Sign in / Join

Dying Matters For Everyone: Dying Matters Awareness Week

Ridofranz via Getty Images

Dying Matters to me because I have a life-limiting condition. However, the truth is Dying Matters for everyone. We’re all going to die, I just have more knowledge of how and when I will die than the rest of the population. That said, even I don’t know when I will die. I was given a five year prediction in 2012, which I have reached and am determined to exceed; but my time is limited, every day is a blessing and I will never make ‘old bones’.

Death is a taboo and is a topic that we don’t want to think or talk about. Like “He Who Shall Not Be Named” from Harry Potter, no one dares speak of it. Why? Why is death a topic we neglect to speak or think about? Life has a terminal prognosis, no one gets out alive. In effect, from the day you are born, you are slowly dying. Some die in childhood or even before birth, whereas others live into triple figures. Death can happen at any age, but whatever the age, it will happen.

Image credit – Dying Matters

It’s Dying Matters Awareness Week; a week which aims to get people thinking about, talking about and planning for death and dying. It aims to stamp out the taboo around death and dying and get the subject firmly on the agenda. You can join in with the week and support Dying Matters via their website

I have life-limiting conditions. I’ve been under palliative care for six years, then told I’d be lucky to get another five years in 2012. Death and dying is a part of my every day life, a topic that we have been forced to speak about. Recently, my condition has deteriorated further, my chronic infections are no longer treatable, we’re running out of access for my Hickman Lines for my TPN (intravenous feeding) and things are on a downward spiral. My visions of far exceeding my prognosis are looking unlikely. So every day is a blessing. I’m doing my end of life planning currently, including appointing my Lasting Power of Attorney, formalising my preferred place of care (PPC) and preferred place of death (PPD), as well as the Statement of Wishes part of the Advance Care Plan. I still want to be resuscitated and I don’t want to refuse treatment, so I will not be doing those parts of the Advance Care Plan.

Photo credit – own photo

I wish everyone would talk about death and dying, make their wishes known and plan for their death. If people don’t plan ahead for eventualities, things could happen that would not be what the person wanted or they could leave their families with difficult decisions to make, not knowing what their loved one wanted and leaving them endless things to sort out. If we all talked about death, made our wishes known and made all the formal preparations, then no one would have their experience of death or end of life care to be in the way that they didn’t want. The most prominent end of life planning that everyone knows about is creating a will, to set out your wishes and plans for your assets and who gets what, any provisions for your children and setting out other things like plans and wishes for your funeral. However, there is more than just creating a will. This includes appointing a Lasting Power of Attorney to make decisions on your behalf if you lacked capacity, as well as doing an Advance Care Plan. An Advance Care Plan includes the Statement of Wishes, which summarises your care and how you want it to be provided and any wishes or requests you have, as well as the DNACPR (Do Not Attempt CardioPulmonary Resuscitation), for those who would not want to be resuscitated if they suffered a cardiac arrest, as well as the Advance Directive which states what treatments, procedures or interventions the person wouldn’t want, such as not wanting to be put on a ventilator. Doing these are vital to make sure you are cared for how and where you want to be and so your end of life care happens in accordance with your wishes.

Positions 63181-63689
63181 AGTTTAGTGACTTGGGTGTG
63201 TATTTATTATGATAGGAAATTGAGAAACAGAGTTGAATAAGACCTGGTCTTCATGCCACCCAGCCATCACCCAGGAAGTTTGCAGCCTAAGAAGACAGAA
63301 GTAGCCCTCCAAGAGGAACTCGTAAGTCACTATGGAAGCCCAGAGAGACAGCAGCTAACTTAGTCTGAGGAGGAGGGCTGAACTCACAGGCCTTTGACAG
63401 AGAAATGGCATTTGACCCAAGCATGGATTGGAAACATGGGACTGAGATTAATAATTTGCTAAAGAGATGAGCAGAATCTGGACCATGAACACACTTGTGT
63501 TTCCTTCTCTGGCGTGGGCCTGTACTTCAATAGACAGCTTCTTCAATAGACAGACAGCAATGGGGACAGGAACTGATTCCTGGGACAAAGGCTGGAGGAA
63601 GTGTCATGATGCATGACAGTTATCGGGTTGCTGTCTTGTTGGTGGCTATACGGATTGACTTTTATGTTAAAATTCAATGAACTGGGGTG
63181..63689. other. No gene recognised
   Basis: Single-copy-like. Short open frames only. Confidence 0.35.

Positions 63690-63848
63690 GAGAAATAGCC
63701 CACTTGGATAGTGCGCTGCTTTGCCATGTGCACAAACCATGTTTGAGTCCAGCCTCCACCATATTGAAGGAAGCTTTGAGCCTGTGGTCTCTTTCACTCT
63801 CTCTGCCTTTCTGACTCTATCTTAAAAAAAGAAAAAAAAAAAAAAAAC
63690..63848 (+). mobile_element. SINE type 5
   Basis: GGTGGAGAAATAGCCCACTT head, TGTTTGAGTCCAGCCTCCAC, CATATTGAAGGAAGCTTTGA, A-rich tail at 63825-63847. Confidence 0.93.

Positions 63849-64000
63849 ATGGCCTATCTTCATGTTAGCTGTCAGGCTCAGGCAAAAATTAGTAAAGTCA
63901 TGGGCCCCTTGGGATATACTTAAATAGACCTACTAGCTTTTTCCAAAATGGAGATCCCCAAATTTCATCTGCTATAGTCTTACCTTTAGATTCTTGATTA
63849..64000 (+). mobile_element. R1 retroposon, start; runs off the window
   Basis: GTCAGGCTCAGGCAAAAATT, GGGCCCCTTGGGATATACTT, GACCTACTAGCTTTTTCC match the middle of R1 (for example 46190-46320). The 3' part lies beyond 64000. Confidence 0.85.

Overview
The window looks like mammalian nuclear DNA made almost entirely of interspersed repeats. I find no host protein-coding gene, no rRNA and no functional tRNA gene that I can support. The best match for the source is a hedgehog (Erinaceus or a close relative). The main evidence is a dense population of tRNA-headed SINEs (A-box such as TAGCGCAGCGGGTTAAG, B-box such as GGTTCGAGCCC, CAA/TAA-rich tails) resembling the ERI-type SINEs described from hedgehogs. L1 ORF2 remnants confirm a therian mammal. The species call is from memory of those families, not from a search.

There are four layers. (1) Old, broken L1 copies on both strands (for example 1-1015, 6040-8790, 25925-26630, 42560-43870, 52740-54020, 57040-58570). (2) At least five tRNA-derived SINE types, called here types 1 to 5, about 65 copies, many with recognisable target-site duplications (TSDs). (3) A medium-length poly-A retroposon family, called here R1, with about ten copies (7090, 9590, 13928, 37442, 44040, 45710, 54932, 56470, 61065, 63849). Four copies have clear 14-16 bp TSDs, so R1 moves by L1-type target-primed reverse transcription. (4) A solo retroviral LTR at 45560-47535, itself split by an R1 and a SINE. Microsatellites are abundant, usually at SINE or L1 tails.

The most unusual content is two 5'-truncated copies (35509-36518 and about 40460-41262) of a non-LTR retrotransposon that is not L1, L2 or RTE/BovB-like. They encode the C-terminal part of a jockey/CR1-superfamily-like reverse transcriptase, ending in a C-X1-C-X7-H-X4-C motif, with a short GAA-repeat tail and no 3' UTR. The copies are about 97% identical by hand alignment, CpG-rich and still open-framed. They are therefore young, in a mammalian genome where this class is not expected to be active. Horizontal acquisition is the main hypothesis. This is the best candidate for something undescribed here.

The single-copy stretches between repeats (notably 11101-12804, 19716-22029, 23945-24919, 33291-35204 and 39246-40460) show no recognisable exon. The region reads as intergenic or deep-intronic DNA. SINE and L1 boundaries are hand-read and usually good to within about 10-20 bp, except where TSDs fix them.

Dying Matters to everyone – you only live once, but you only die once too. So, even if you don’t have a terminal illness, talk about death, make your wishes known and make the formal arrangements and plans for your life, your wishes and your death. Make sure your death is a good death, that the end of your life occurs in accordance with your wishes.

Photo credit – Dying Matters